In the Winter 1994 Alabama Heritage Magazine, my attention was caught by an article titled “When Shall Our Cup Be Full – The Correspondence of Confederate Soldiers James T. and Reuben M. Searcy” by Maxwell Elebash.
The story of the Searcy brothers, like many other young men during the War Between the States, is revealed in their wartime correspondence with each other and to family members in their hometown of Tuscaloosa, Alabama.
Author Elebash, the great-great nephew of these men, was the great-grandson of their younger brother George Alexander Searcy. Elebash writes: “more than 150 letters from James and 33 from Reuben survive. From this correspondence, a moving tale unfolds, one similar to countless others in the South, but unique in that the Searcy brothers were literate individuals as well as astute observers of the people and events around them.”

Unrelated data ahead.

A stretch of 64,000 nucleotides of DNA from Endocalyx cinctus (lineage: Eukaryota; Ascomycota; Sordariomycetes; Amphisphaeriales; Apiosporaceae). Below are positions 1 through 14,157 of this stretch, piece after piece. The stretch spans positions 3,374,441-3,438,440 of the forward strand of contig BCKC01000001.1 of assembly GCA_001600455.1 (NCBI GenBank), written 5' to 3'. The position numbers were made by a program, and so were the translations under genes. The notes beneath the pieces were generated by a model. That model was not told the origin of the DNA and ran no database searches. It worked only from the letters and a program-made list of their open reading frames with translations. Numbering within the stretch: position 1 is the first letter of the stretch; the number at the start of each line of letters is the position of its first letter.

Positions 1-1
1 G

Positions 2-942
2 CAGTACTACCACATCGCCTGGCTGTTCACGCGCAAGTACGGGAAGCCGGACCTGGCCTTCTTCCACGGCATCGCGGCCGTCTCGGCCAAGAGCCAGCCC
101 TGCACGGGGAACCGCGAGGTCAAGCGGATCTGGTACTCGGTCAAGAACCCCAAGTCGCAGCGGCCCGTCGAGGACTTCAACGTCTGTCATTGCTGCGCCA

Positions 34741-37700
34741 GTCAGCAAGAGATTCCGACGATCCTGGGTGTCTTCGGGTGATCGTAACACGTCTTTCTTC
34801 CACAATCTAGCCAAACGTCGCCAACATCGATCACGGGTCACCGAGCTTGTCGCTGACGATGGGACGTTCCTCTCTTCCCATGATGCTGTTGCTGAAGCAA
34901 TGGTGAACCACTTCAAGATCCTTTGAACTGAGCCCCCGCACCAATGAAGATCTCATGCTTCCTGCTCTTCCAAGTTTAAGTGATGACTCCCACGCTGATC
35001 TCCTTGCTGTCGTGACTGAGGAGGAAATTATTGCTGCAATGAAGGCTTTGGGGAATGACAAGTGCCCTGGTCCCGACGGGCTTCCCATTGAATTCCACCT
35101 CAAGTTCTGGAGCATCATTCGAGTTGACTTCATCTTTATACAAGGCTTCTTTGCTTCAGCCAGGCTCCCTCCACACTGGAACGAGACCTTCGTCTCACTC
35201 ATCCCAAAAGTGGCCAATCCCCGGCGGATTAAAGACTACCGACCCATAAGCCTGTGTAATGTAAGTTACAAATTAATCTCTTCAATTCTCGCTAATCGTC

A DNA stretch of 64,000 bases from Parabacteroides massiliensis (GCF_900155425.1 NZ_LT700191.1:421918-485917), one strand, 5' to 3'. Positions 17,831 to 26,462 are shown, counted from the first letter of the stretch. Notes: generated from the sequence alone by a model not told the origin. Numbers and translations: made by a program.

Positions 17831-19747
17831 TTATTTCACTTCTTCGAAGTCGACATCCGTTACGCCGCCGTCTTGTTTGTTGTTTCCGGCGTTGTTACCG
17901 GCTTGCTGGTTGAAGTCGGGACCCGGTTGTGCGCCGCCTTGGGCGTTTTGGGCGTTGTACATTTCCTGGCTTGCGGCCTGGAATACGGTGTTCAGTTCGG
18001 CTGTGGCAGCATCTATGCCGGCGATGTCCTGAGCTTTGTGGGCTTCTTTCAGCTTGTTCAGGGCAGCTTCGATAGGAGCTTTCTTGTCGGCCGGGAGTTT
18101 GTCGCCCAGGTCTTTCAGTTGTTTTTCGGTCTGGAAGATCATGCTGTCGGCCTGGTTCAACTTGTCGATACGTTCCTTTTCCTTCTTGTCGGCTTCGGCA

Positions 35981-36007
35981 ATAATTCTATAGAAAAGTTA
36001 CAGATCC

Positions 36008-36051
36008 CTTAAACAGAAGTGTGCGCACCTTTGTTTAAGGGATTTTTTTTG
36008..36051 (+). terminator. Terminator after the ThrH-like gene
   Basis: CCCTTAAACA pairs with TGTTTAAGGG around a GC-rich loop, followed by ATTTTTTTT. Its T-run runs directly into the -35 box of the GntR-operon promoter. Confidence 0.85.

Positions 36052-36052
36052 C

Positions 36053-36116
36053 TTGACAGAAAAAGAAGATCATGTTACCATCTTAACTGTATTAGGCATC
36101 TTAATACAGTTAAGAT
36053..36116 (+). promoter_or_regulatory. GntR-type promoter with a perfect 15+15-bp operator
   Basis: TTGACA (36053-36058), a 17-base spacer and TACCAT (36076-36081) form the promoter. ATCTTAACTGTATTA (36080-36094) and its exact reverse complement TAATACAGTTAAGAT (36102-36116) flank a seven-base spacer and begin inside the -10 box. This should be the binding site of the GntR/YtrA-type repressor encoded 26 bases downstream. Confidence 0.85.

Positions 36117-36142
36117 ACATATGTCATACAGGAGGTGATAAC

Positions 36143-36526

Shortly before the December 28, 1862 battle of Murfreesboro, Tennessee, James Searcy wrote: “We are on the eve of a big battle…Orders have already come – I go into battle with a full hope and trust and confidence in God – both as regards my own welfare – and that of my country. I feel more for Reuben than for myself – God go with us.”
James survived the battle but his younger brother Reuben was mortally wounded. On January 7, Reuben died. His brother James was with him when he passed from this world to the next. James wrote “He (Reuben) died for his country. He died not fearing – but welcoming death, as a Christian, and was attended in his sufferings a great deal better than most soldiers are, receiving a decent burial.”
After the war, James became a doctor and in 1867 succeeded his father as president of the Alabama Insane Hospital. He named his eldest son Reuben.